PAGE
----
Except where stated as otherwise, the source of all information is Aviva Investors Global Services Limited ( Aviva Investors) as of September 30, 2018. Unless stated otherwise any view sand opinions are those of Aviva Investors. They should not be viewed as indicating any guarantee of return from an investment managed by Aviva Investors nor as advice of any nature. Information contained herein has been obtained from sources believed to be reliable, but has not been independently verified by Aviva Investors and is not guaranteed to be accurate. Past performance is not a guide to the future. The value of an investment and any income from it may go down as well as up and the investor may not get back the original amount invested. Nothing in this document, including any references to specific securities, assets classes and financial markets is intended to or should be construed as advice or recommendations of any nature. This document is not a recommendation to sell or purchase any investment.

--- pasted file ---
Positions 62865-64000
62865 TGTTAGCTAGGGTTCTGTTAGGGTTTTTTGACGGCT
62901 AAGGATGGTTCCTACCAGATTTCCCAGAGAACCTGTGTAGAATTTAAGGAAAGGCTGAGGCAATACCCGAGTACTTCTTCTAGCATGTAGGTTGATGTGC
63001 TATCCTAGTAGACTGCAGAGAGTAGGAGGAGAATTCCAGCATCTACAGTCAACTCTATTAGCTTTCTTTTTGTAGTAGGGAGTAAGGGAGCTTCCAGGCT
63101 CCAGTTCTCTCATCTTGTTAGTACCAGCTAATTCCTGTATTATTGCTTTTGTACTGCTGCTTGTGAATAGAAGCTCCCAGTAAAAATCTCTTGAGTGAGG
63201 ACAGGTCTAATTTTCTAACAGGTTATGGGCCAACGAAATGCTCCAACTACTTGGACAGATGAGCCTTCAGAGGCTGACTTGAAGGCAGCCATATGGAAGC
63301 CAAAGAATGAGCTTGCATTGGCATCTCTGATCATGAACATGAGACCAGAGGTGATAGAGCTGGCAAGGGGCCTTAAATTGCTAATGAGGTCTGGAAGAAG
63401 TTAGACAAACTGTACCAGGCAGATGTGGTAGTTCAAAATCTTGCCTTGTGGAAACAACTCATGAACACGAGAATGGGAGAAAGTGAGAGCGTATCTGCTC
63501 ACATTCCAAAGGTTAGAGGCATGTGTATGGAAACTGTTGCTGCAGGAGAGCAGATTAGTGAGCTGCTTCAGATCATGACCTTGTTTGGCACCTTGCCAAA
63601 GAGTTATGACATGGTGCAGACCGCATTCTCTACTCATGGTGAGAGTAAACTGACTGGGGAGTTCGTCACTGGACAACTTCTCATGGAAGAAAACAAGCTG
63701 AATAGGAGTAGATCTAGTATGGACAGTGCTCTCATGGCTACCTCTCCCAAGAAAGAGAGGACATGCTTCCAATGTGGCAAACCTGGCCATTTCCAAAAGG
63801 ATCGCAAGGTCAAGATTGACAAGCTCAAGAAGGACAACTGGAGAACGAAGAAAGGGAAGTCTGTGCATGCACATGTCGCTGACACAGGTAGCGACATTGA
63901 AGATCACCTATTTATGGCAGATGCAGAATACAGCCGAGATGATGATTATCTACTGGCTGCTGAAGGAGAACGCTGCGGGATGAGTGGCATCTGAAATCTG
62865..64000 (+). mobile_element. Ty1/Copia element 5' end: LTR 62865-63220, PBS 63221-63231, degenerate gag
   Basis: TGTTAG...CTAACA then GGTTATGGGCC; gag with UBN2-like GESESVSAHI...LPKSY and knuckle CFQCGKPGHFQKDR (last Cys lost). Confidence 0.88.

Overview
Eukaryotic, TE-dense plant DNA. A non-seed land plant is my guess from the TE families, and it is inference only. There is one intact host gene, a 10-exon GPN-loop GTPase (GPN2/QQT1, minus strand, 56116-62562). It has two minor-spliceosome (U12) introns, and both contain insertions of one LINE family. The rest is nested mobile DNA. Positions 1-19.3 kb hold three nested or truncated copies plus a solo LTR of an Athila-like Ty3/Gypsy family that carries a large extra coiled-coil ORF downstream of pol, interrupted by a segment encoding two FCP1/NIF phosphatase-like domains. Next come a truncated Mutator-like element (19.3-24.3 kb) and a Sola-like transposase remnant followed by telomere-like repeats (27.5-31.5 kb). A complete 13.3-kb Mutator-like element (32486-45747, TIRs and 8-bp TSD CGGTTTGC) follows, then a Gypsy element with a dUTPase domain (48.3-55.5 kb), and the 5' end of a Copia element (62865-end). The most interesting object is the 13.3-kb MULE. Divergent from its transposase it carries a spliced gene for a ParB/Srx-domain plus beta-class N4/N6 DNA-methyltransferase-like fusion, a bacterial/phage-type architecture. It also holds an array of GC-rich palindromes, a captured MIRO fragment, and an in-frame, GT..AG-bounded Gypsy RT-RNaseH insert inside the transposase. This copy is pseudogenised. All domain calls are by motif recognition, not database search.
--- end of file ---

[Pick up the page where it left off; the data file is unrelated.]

The name “Aviva Investors” as used in this presentation refers to the global organization of affiliated asset management businesses operating under the Aviva Investors name. Each Aviva investors' affiliate is a subsidiary of Aviva plc, a publicly- traded multi-national financial services company headquartered in the United Kingdom.

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This sponsored content was not written by the editors of the newspaper, Pensions & Investments, and does not represent the views of the publication, or its parent company, Crain Communications.